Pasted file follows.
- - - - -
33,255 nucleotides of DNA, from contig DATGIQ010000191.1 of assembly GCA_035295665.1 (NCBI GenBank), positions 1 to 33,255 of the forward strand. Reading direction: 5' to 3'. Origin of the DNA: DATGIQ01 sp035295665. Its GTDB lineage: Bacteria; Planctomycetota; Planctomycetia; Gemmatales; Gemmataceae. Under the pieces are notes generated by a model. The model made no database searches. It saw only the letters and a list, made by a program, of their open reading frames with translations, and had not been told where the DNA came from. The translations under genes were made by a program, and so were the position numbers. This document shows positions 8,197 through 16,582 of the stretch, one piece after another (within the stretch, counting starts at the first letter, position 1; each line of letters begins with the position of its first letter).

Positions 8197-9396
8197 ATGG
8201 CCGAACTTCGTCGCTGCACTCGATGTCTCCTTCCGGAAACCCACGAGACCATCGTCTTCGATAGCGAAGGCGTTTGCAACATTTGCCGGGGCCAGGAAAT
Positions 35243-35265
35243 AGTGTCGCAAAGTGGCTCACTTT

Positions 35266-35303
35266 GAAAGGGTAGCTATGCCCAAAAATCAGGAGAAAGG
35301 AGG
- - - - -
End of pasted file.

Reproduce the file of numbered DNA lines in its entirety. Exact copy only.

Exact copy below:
33,255 nucleotides of DNA, from contig DATGIQ010000191.1 of assembly GCA_035295665.1 (NCBI GenBank), positions 1 to 33,255 of the forward strand. Reading direction: 5' to 3'. Origin of the DNA: DATGIQ01 sp035295665. Its GTDB lineage: Bacteria; Planctomycetota; Planctomycetia; Gemmatales; Gemmataceae. Under the pieces are notes generated by a model. The model made no database searches. It saw only the letters and a list, made by a program, of their open reading frames with translations, and had not been told where the DNA came from. The translations under genes were made by a program, and so were the position numbers. This document shows positions 8,197 through 16,582 of the stretch, one piece after another (within the stretch, counting starts at the first letter, position 1; each line of letters begins with the position of its first letter).

Positions 8197-9396
8197 ATGG
8201 CCGAACTTCGTCGCTGCACTCGATGTCTCCTTCCGGAAACCCACGAGACCATCGTCTTCGATAGCGAAGGCGTTTGCAACATTTGCCGGGGCCAGGAAAT
Positions 35243-35265
35243 AGTGTCGCAAAGTGGCTCACTTT

Positions 35266-35303
35266 GAAAGGGTAGCTATGCCCAAAAATCAGGAGAAAGG
35301 AGG